Successful companies don't just produce impressive financial performance. They also identify key strategic goals and strive to achieve them. IMAX (NYSE:IMAX) has sought to reach the pinnacle of the big-screen entertainment industry, with competitive advantages that traditional movie-theater operators like AMC Entertainment (NYSE:AMC) simply can't match. Coming into Wednesday's third-quarter financial report, IMAX investors already had high hopes for the company's recent results, and the theater company ended doing even better than most had expected to see. Let's take a closer look at IMAX and what it did right during the past three months.
IMAX delivers blockbuster sales numbers
As lofty as investors' expectations for IMAX's third-quarter growth were, the actual results more than lived up to the company's potential. Revenue skyrocketed 40% to $85.1 million, easily topping the 29% growth rate that most investors were looking to see. After accounting for stock-based compensation and other extraordinary items, adjusted net income rose 53% to $12 million, and that produced adjusted earnings of $0.17 per share, matching the consensus forecast.
You don't have to look far to figure out where the biggest gains for IMAX came. Revenue from sales and sales-type leases quadrupled for year-ago levels, with the company doubling the number of installations of full theater systems during the third quarter of 2015 compared to the same period in 2014. All in all, IMAX installed a dozen new systems and also upgraded eight existing locations during the most recent quarter, after having done no upgrades at all in 2014's third quarter.
Still, IMAX's other businesses also contributed to overall solid performance. Revenue from joint revenue-sharing arrangements climbed 30% to $19.8 million, with the company installing 22 new theaters under revenue-sharing arrangements, up from 14 in last year's quarter. The quarter's expansion brought the total number of joint-venture theaters to just shy of 500. Production and digital remastering revenues rose 14% to $20.9 million in the quarter, reflecting solid double-digit percentage gains in gross box office. However, in accounting for the greater number of screens available, average box office per screen figures actually fell slightly from year-ago levels, coming in at $220,500.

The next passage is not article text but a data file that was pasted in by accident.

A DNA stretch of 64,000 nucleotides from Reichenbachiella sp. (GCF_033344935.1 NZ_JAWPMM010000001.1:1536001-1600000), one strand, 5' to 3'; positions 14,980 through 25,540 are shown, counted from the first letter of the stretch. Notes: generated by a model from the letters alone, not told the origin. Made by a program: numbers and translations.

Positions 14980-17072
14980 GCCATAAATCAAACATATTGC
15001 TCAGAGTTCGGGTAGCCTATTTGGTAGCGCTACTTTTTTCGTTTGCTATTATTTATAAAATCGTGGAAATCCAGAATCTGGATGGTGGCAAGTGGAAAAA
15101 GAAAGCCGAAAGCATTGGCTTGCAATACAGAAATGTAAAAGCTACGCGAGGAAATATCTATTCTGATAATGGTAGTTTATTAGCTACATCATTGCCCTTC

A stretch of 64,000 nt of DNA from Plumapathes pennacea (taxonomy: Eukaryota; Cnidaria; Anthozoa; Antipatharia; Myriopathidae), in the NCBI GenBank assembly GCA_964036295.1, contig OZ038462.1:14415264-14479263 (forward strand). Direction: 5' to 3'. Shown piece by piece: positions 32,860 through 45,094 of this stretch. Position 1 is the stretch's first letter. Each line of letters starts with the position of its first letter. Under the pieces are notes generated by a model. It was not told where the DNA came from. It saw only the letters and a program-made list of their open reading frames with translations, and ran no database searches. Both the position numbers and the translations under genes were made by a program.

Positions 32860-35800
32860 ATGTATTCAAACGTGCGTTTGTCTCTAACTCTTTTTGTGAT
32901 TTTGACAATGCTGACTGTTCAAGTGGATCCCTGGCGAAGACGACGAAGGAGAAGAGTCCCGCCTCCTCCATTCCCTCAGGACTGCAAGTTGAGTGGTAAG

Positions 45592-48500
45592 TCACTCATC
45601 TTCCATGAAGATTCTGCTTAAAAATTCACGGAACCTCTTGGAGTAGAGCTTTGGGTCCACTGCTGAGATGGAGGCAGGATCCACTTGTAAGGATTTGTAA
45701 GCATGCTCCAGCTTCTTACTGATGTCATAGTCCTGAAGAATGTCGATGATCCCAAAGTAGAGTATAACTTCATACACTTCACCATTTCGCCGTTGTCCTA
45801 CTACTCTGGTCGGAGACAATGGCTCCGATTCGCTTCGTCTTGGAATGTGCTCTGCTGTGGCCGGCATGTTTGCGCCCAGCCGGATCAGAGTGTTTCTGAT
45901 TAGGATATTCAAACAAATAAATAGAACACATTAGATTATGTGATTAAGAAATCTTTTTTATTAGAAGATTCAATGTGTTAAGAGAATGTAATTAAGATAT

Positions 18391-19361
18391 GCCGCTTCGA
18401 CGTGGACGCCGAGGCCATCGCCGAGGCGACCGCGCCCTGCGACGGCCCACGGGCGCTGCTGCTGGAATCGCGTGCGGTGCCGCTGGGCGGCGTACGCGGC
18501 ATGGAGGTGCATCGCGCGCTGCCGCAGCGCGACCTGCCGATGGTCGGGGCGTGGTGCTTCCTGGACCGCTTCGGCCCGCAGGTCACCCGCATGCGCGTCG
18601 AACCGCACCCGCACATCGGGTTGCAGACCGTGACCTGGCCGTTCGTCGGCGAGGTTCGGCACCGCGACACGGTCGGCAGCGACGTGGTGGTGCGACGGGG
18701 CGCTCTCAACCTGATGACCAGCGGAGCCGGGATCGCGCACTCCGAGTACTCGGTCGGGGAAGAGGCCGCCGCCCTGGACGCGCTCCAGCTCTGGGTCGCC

IMAX CEO Richard Gelfond celebrated the positive results, noting how important it is to the company that it continue to install IMAX theater systems at a strong pace throughout its global market. Yet Gelfond also pointed to how IMAX has attained some important milestones that he thinks will lay the foundation for even further growth in the future.
How far IMAX has come
In particular, Gelfond pointed to "several important strategic and financial objectives" that IMAX has accomplished. The total IMAX theater network topped the 1,000-system mark during the quarter, with 1,008 total systems out of which 887 are located in commercial multiplexes, and the company boosted its guidance on new theater installations for the full year to 130 systems. In addition, IMAX was able to do a successful initial public offering of shares of its IMAX China subsidiary on the Hong Kong Stock Exchange during the quarter, with the IPO raising proceeds of $162 million that will show up on IMAX's consolidated balance sheet. Finally, IMAX bought back 1 million shares of its stock at an average price of about $34.25 per share, taking advantage of the recent swoon in the share price.
Most importantly, IMAX is confident that blockbuster releases coming soon will help drive growth throughout the rest of 2015 and beyond. In Gelfond's words, "We look forward to the upcoming releases of the latest Bond installment Spectre, the final Hunger Games chapter, and of course the much-anticipated Star Wars." Of course, AMC Entertainment and other traditional movie theater operators will also benefit from blockbuster films. Yet IMAX correctly sees its larger theater format as a way to distinguish itself and offer a better viewing experience, and as long as Hollywood keeps coming out with solid feature films that benefit from optimal theater conditions, IMAX believes it's in a stronger position to capitalize on them than its theater-operator peers.
IMAX investors didn't immediately respond in any dramatic fashion to the quarterly results. Nevertheless, for those who believe that the future for the movie industry is bright, IMAX looks like a strong way to bet on continued expansion in global entertainment that offers better protection against potential competition than traditional theater operators like AMC.